"Reuters' original headline was not accurate. The California Labor Commission's ruling is non-binding and applies to a single driver. Indeed it is contrary to a previous ruling by the same commission, which concluded in 2012 that the driver 'performed services as an independent contractor, and not as a bona fide employee.' Five other states have also come to the same conclusion. It's important to remember that the number one reason drivers choose to use Uber is because they have complete flexibility and control. The majority of them can and do choose to earn their living from multiple sources, including other ride sharing companies."I would guess it is precisely the definition of "complete flexibility and control" that will be at issue going forward. I think Uber is an employer of its drivers for tax law purposes and that its drivers do not have anything like complete flexibility or control in substance.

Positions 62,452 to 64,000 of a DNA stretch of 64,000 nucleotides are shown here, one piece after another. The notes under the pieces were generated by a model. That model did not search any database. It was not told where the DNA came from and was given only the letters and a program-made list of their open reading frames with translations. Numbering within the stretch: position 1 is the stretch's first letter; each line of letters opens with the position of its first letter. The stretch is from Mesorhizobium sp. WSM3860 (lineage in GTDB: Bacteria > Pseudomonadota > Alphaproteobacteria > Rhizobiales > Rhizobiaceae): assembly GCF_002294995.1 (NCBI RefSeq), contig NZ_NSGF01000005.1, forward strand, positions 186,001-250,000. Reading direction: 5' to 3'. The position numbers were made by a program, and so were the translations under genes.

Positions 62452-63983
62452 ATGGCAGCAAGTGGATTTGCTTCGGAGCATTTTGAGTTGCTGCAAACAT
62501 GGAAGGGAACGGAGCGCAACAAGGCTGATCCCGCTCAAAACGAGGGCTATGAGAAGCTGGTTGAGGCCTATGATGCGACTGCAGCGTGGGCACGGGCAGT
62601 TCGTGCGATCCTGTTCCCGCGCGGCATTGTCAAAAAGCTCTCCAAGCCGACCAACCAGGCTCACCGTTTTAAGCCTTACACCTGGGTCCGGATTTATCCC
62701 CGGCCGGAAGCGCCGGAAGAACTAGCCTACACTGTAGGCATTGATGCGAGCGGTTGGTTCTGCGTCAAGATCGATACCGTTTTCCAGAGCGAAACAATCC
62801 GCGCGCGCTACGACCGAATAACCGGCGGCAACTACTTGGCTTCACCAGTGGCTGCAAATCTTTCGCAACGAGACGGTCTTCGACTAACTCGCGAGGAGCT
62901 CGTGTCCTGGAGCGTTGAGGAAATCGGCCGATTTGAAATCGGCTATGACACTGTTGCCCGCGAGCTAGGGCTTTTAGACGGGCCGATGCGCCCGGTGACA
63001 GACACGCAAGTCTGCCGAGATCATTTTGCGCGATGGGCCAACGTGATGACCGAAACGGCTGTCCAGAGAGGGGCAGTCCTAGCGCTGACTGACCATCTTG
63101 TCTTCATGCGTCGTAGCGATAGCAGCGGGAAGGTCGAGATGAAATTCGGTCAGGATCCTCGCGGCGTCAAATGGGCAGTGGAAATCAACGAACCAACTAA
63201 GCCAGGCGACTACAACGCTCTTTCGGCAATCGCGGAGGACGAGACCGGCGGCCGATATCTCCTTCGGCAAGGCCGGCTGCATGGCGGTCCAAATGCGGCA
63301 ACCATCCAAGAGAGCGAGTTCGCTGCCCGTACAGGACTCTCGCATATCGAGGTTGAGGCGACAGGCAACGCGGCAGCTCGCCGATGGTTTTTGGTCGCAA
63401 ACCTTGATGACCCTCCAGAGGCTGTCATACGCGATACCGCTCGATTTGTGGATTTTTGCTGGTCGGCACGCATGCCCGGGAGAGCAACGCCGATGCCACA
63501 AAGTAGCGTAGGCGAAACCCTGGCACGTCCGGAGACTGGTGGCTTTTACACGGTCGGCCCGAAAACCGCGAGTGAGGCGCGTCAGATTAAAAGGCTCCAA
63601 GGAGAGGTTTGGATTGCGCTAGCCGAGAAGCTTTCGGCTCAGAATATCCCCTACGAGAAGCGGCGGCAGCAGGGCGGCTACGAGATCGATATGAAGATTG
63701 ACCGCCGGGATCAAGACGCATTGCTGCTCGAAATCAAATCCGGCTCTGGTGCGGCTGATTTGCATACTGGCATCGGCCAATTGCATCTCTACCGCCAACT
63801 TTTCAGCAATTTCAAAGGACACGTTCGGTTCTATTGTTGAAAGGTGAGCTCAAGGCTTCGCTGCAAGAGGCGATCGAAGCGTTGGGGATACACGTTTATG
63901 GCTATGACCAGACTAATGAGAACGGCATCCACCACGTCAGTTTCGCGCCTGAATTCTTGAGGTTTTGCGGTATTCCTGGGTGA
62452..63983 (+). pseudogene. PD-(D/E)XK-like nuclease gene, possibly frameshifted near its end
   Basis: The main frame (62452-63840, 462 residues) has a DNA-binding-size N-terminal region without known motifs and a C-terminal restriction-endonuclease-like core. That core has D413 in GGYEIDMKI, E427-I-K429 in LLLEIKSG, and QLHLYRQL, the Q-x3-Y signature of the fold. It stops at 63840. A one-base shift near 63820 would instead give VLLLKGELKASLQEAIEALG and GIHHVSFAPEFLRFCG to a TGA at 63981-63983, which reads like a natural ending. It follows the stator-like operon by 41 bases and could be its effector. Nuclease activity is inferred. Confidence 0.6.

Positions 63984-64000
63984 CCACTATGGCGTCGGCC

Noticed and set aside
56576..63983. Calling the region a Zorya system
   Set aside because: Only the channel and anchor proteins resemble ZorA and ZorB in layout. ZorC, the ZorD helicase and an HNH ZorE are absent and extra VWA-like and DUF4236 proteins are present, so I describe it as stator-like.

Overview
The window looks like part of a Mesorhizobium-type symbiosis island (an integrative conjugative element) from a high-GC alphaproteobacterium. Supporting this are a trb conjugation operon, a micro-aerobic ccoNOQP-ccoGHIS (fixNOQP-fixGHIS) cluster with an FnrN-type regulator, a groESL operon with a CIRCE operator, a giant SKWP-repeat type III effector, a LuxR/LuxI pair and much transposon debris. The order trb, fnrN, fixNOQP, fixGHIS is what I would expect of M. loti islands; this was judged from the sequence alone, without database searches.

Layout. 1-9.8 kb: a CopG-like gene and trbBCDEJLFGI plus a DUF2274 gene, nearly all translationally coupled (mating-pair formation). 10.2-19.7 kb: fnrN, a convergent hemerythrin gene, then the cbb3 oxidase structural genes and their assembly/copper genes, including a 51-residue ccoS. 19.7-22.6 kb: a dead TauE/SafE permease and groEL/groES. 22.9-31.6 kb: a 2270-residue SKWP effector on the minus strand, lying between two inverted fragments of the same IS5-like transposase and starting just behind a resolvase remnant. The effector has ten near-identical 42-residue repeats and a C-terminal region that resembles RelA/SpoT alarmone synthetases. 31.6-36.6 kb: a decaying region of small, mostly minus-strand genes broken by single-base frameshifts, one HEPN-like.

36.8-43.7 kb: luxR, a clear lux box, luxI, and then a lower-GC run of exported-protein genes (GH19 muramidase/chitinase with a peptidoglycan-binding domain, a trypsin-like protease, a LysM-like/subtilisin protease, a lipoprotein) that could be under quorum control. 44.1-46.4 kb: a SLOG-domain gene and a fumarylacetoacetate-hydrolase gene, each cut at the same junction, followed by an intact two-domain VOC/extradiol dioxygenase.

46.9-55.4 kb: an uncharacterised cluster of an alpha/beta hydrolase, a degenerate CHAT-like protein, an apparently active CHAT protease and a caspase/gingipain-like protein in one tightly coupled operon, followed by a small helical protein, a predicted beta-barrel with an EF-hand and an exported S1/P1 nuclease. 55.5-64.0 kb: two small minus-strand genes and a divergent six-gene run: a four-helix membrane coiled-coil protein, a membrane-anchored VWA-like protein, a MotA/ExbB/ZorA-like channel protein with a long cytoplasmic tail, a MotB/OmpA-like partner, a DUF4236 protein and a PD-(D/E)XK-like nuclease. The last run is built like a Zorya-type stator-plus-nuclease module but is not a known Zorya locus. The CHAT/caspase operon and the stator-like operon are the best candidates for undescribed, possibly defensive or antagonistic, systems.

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Wednesday, June 17, 2015
Uber deemed an employer, not a partner, to driver in California
So says the California Labor Commission according to this story from Reuters, and I would guess other jurisdictions will follow. But Uber responds that:
Posted by Allison at 2:52 PM No comments:
Labels: tax policy, u.s., Uber
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